Payments in gaming is evolving, which creates space for cryptocurrency to enter the market, says CoinGaming CEO Tim Heath
Gaming companies are not alone in the business world when they talk about the importance of being agile. Agility and the start-up spirit are seen as the surest way towards creating the sort of disruptive innovation which can transform an industry.
One area of gaming where firms are searching particularly hard for a game-changing innovation is in payments.
For a long time, payments was an unglamorous but necessary part of an operator’s business. Of course, it is also a fundamental pillar of the user experience, and those who find innovative ways of improving it are generously rewarded.
In recent months we’ve seen several operators try new products which are designed to make the payments journey that little bit more seamless. There are a host of prepaid options, while others have rolled out debit cards which promise users “instant access” to winnings.
While these products are certainly a step in the right direction, they still operate within traditional payment structures. I would argue that there is a bigger prize at stake for those willing to tear up the rulebook and look beyond fiat currencies and these ageing structures.
Bitcoin has been in the news of late, particularly when its price surged following Britain’s vote to leave the European Union. While some continue to view the cryptocurrency with suspicion, it is fast gaining mainstream acceptance as more retailers accept it and economists discuss its future.
We are still some way from mass adoption and for the time being Bitcoin predominantly remains the preserve of the tech community, but that is changing quickly and operators in the gaming space will need to be ready to react.
The opportunities Bitcoin presents to gaming are far reaching. Take new markets as an example. An estimated 2.5 billion people worldwide are without conventional banking options, but the blockchain – the technology upon which Bitcoin is built – provides a way for secure and trackable payments to be placed by anyone with an internet connection.
With competition in the saturated markets of Europe more intense than ever, operators often discuss the importance of expanding into new jurisdictions. But practicalities, often related to payments, have so far limited this process.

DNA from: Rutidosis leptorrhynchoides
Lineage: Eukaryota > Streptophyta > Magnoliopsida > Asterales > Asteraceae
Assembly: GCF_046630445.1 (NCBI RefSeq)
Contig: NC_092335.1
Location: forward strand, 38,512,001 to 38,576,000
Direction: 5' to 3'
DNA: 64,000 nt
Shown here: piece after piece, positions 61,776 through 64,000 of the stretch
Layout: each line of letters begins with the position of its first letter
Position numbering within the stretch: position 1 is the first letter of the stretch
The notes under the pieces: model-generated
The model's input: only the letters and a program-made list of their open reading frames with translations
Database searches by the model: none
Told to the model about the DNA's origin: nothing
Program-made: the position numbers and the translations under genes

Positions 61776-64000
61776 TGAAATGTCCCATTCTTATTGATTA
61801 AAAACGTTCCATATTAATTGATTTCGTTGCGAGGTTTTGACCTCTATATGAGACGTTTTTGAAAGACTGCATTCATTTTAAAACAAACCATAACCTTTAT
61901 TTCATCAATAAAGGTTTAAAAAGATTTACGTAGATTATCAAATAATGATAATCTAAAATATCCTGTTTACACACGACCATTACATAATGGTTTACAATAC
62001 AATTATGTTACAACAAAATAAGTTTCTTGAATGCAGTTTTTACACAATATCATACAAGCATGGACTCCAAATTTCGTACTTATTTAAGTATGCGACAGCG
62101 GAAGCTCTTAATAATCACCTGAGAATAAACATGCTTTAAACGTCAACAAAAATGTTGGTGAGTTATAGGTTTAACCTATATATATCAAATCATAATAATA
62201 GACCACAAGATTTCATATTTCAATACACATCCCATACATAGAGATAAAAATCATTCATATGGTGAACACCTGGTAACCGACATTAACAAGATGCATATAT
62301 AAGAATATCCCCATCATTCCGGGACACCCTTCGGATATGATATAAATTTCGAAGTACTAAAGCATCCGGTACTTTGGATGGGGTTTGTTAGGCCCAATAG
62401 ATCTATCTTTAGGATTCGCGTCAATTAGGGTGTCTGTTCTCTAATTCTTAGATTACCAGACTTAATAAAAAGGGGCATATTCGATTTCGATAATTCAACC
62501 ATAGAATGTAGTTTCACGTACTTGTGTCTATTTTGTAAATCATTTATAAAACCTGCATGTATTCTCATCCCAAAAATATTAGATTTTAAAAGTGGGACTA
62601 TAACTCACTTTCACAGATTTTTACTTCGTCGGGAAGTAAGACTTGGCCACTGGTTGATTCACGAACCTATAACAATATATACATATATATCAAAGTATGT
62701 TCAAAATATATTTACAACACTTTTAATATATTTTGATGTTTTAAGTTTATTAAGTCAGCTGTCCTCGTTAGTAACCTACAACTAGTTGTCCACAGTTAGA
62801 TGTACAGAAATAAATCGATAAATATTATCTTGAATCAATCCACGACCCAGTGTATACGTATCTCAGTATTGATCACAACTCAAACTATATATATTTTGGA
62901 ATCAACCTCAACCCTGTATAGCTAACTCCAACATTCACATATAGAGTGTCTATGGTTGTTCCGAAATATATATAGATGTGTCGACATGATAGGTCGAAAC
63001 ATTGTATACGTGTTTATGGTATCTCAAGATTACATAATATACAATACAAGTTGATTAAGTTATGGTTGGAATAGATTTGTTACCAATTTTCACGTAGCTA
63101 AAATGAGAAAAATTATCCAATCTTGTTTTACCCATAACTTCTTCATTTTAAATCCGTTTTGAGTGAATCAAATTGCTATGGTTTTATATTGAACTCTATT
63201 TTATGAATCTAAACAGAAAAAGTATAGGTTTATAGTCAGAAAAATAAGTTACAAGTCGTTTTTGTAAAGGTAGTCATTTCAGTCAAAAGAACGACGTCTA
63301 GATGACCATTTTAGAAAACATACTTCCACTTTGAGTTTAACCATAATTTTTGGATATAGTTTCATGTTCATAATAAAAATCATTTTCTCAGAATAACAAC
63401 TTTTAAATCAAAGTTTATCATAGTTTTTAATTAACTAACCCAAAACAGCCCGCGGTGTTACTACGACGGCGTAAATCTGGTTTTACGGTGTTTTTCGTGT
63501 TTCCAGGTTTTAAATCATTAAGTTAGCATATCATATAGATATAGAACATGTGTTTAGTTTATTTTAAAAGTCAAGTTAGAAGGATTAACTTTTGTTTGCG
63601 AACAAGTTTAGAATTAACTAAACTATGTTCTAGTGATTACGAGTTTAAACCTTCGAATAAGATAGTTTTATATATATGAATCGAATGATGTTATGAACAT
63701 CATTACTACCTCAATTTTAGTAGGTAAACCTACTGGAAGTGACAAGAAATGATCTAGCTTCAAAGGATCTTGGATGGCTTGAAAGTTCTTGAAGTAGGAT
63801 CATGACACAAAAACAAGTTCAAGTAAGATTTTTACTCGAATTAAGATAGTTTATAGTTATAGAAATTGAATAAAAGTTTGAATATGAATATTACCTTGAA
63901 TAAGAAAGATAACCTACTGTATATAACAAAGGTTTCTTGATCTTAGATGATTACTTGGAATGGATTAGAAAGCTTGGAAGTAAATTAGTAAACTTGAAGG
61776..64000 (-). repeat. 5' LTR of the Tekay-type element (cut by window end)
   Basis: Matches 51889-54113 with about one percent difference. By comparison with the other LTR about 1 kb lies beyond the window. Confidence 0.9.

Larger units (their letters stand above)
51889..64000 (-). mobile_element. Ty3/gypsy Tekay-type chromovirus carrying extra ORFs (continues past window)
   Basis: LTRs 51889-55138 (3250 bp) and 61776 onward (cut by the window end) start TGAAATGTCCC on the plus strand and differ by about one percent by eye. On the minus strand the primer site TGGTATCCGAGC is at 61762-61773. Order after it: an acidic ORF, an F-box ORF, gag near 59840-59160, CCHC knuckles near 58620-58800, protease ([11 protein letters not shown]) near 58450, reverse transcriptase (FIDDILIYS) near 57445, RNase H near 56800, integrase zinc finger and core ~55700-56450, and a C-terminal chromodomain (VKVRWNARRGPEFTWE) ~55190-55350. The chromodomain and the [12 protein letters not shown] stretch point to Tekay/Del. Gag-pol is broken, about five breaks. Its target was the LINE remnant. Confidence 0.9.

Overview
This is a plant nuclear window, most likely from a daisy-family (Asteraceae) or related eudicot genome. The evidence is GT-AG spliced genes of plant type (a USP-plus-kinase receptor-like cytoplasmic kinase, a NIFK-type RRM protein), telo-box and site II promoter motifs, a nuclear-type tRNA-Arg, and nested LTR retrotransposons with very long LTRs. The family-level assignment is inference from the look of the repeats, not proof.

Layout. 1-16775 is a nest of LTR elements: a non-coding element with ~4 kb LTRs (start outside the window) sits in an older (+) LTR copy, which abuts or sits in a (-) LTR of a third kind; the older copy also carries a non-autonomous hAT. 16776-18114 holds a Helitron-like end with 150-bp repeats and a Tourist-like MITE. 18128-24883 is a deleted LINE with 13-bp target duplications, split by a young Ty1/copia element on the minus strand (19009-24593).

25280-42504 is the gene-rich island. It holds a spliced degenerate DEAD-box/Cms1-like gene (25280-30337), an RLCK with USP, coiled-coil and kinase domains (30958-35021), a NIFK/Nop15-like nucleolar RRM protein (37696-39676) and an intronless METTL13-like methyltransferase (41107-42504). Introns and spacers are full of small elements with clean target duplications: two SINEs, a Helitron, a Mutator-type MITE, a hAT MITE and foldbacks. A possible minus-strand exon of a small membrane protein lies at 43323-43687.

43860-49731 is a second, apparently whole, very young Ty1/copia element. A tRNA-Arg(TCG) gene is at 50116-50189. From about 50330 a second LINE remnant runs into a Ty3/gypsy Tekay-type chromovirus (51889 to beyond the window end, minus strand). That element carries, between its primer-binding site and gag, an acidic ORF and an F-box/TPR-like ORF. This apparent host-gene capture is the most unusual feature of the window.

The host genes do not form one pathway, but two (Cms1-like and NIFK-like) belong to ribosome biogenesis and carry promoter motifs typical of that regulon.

Bitcoin completely changes this paradigm. There are established Bitcoin markets in places as diverse as Pakistan and Indonesia, and these are markets which could become key gaming jurisdictions in due course.
Africa too is an exciting prospect, where a strong retail gaming heritage is beginning to switch online. Those who succeed on the continent will need to offer greater payments flexibility than what is expected in Europe. Bitcoin is emerging as a viable alternative.
Aside from new markets, Bitcoin can also improve the experience in more established jurisdictions. The blockchain enables operators to offer their customers withdrawal times measured in minutes rather than days.
This opens up all sorts of further possibilities. Players who know they can access their money instantly are generally more willing to make deposits.
We’ve demonstrated during Euro 2016 that it has also helped cross-sell sportsbook users into casino, as players “experience” their winnings by withdrawing before quickly re-depositing into a separate wallet.
Bitcoin also allows operators to offer customers greater flexibility when it comes to the amount they deposit. Micro-deposits of as little as €0.01 are suddenly viable without prohibitive third-party fees and charges.
While it may sound counter-intuitive to encourage players to make small deposits, it in fact gives us access to a whole new class of player in different markets which might not want to commit to €10 or €20 deposits.
Bitcoin will not replace fiat currencies overnight. And there are a number of not insurmountable challenges to overcome. For example, those operators which fly the flag for Bitcoin must act responsibly and define strong AML and KYC standards from the outset.
The volatility of the currency also adds an extra layer of risk to those using it to gamble; until the value of Bitcoin stabilises, such risk might not be for everyone.
But nonetheless the cryptocurrency presents a genuine opportunity to reinvent gaming and drive revenues from new markets and customers – but only for those willing to think very differently about payments.
Tim Heath has more than ten years of management experience in online gaming and is the CEO of Coingaming.io, a leading platform provider specialising in the provisioning of Bitcoin cryptocurrency solutions for the i-gaming sector. The firm provides the gaming platform for the Bitcoin casino bitcasino.io and the Bitcoin sportsbook sportsbet.io